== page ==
Letters to the Editor

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On behalf of Alameda Family Services (AFS), we thank the many members of the community who so generously supported our second annual Shoots and Ladders fundraising basketball game on May 16 between the Alameda police and fire departments. First and foremost, we thank chiefs Paul Rolleri and Mike D’Orazi for agreeing to participate on our behalf and the two teams who played their hearts out on the floor. A close game decided that the the trophy will remain at the police department.

We thank our sponsors: Catherine Bierwith, broker, Alain Pinel Realty; Alameda Theatre and Cineplex; Chief Paul Rolleri; Churchward Pub; German Auto Service; Harbor Bay Group of Companies; Lucky 13; McQuire and Hester Company; Omega Termite and Pest Control; and Perforce Software. 

Donations included pizza from Bowzer’s Pizza, printing by Island Print Express and basketballs from Bank of the Orient. Raffle prizes were donated by Scooter Importer, Big O Tires, Scolari’s, Seelenbacher and VF Outdoor/the Northface.

The event was supported by the Alameda Police community volunteers Gaylord Gelle, Gerry Gelle, Thomas Hugel, Marie Reyes, Andreana Mevoli, Brenda Harrigan and Georgia Wyatt, coordinated by Mike Sapinoso; Alameda High School Staff Brad Thomas and Lizz Wong; the Alameda High cheerleaders led by Reyna Stefani and Shannon Skiles; referees Randy Marmor and Mark Clement; John Peralta; and Tom Cobb. 

A big thanks to Ron Matthews for calling the game and using his own sound system so that he could be heard! Our own award-winning photographer Victor Miller took the action shots that can be seen on APD’s Facebook page.

We are most grateful to all of the above as well as to the people who attended the game. It was a great night for all and it raised more than $6,000 for AFS programs: Head Start/Early Head Start, School-Linked Services, Counseling, Drug and Alcohol Treatment, a clinical training program and DreamCatcher, the only emergency shelter in Alameda County for runaway and homeless youth between the ages of 13 and 18.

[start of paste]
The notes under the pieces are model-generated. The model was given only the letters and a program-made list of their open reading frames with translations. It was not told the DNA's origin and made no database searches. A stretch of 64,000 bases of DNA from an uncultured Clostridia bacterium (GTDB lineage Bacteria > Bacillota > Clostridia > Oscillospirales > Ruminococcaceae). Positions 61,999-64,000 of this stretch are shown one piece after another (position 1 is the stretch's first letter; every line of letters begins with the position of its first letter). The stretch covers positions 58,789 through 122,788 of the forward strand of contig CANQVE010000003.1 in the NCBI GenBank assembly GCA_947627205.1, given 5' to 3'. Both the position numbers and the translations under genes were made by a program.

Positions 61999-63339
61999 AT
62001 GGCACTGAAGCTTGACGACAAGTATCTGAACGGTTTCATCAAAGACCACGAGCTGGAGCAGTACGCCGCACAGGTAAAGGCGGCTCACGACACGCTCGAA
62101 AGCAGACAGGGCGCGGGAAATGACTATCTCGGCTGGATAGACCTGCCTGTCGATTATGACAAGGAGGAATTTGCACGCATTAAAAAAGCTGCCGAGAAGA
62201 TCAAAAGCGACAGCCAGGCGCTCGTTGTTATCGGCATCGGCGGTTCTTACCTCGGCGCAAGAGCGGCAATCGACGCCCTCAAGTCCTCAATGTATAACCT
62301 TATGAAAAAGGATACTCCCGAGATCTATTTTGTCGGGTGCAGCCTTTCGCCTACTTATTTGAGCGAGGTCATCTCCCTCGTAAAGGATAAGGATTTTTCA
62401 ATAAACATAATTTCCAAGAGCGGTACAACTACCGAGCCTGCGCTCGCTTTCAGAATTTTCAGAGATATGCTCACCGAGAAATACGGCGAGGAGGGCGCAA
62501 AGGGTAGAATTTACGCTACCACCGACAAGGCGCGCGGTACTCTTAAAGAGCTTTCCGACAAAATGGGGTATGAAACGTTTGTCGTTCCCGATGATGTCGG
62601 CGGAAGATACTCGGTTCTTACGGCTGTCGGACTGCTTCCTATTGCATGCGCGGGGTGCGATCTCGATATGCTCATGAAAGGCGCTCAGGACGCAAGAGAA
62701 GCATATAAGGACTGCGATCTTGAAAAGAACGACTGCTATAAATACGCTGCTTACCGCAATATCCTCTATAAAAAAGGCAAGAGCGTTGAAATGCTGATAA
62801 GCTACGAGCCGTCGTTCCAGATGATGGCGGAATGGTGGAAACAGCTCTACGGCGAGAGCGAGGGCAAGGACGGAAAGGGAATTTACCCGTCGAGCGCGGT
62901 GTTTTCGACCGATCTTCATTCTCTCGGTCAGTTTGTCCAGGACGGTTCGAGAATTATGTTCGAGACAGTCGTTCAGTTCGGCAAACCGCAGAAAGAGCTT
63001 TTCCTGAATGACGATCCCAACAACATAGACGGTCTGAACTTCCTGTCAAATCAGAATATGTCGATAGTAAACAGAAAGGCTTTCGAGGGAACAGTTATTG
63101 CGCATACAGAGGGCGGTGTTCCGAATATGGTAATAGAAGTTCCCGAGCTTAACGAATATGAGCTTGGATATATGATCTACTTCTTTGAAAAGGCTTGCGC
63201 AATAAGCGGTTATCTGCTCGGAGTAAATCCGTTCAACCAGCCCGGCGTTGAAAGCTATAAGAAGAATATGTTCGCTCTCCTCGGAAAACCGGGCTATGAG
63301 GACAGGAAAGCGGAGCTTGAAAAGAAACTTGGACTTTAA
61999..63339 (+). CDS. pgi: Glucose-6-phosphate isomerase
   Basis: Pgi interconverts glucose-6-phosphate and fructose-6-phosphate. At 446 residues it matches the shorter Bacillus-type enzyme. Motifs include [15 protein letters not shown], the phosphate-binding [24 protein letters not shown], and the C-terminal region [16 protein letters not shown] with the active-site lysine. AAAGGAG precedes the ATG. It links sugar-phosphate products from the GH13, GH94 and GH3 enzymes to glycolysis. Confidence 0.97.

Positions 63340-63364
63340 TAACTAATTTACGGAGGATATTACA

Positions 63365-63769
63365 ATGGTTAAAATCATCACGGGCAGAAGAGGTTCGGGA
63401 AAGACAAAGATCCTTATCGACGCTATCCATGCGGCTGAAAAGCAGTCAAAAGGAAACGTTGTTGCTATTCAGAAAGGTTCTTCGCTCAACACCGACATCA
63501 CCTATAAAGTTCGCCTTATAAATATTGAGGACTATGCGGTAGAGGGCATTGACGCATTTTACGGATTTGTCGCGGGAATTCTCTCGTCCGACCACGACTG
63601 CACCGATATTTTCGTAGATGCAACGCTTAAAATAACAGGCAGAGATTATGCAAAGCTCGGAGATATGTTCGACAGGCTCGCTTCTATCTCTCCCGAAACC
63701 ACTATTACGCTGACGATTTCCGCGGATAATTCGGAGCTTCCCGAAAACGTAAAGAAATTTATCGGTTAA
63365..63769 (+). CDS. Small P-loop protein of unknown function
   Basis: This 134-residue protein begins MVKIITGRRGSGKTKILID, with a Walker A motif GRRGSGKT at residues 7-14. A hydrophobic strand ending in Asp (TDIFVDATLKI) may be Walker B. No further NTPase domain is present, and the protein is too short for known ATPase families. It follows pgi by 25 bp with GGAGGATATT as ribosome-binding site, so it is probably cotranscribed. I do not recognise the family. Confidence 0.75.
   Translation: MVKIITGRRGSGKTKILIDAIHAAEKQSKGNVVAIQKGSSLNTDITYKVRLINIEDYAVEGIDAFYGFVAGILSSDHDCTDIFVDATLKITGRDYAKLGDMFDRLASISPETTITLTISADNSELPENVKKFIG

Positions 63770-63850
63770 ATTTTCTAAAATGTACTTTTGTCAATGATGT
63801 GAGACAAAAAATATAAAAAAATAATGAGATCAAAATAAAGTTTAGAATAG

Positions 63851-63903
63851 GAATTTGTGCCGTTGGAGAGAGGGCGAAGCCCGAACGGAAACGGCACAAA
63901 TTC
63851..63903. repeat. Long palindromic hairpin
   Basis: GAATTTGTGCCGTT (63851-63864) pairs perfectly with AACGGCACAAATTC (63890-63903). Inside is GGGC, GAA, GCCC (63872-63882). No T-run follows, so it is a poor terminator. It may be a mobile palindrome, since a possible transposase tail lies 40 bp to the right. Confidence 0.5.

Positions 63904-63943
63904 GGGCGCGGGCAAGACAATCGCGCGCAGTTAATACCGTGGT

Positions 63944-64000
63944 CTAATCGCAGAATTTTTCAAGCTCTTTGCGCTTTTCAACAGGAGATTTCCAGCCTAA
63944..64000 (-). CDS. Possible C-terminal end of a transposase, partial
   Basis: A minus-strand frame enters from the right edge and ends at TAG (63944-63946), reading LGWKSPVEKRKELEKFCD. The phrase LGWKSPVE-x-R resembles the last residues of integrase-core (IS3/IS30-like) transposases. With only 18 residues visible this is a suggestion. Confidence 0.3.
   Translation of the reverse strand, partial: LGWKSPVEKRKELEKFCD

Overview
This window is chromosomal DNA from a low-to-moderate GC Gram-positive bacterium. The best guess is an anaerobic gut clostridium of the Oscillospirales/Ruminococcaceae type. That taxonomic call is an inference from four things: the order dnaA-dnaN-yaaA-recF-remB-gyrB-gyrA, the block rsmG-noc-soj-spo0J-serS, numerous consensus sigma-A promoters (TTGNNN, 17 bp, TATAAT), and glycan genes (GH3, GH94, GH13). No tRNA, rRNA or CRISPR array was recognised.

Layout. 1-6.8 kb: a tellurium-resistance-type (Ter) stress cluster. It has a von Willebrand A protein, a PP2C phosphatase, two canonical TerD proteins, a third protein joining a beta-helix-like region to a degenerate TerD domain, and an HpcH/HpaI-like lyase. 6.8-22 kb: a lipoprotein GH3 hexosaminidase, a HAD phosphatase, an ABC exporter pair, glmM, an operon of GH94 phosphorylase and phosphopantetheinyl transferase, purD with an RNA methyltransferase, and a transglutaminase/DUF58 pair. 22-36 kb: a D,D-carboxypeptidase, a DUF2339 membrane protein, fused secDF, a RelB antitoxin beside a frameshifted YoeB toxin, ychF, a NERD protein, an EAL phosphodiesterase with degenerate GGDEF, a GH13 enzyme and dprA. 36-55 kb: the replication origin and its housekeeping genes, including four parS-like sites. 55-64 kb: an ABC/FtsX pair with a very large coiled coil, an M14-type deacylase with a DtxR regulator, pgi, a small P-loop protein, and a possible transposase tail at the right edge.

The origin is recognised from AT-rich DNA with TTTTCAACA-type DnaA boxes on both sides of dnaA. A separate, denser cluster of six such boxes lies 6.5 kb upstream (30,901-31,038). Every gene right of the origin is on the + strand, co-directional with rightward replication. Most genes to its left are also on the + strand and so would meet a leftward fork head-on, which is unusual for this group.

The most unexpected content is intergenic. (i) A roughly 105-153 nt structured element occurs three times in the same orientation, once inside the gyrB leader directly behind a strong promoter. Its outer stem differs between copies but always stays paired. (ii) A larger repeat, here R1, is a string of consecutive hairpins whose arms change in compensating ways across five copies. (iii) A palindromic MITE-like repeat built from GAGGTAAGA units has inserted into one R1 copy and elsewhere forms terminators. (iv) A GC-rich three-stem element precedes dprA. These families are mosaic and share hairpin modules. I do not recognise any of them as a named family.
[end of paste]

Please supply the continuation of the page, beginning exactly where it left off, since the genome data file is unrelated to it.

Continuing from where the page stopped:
We look forward to a Round Three next spring!

— Kathy Moehring, President and Dani Musso, Secretary, AFS Board of Directors

The Alameda Sun received a copy of this letter addressed to the members of the Alameda Unified School District (AUSD) board of trustees.

Dear Board Members:
I’m writing to express a concern of mine that affects many teachers.  I know you are aware that teachers never have enough planning time. Many of us use time during breaks to work in our rooms. I just received a Smartboard last week and am receiving training for it on June 25. I was looking forward to trying what I learned following the training and create curriculum for my students.

I checked with several principals and they all had the same thing to say. At the principal’s meeting they were told by Superintendent Kirsten Vital that all teachers were to turn in their keys and could not get into their classrooms until the end of August because teachers disrupt the custodians and cleaning. 

This is the first time in my 21 years in this district that this has happened. I really believe that teachers and custodians can work together, we do all year long.

Since custodians now rotate from school to school for summer cleaning, it seems that teachers should be allowed in before and after their school is cleaned.

I hope you can look into this matter and find a solution. With Common Core and other new curriculum, most of us would love and need time to plan in our rooms.

— Debby Meyer


Just read the article (“Illegal Anchor Outs Return,” May 29) and would like to respond. I am so frustrated with the illegal anchor outs. 

When the houseboat first anchored on the Oakland side of the Estuary between the Fruitvale and High Street bridges, my neighbors and I started calling all the authorities.

The Coast Guard came many times, but did nothing. The police came and did nothing. Everyone who came did nothing. Then he sunk and still no one has done anything. 

Your article said the boat is abandoned. It is not abandoned. The guy is now living under the pier, collecting garbage and tying big ropes to the pier to try to bring it up from the bottom. The garbage grows; the mess grows and still no one does anything about it. 

Although I hate sarcasm, I sarcastically have to say, “what a wonderful view from our beautiful Bay Trail.”

— Joy Davis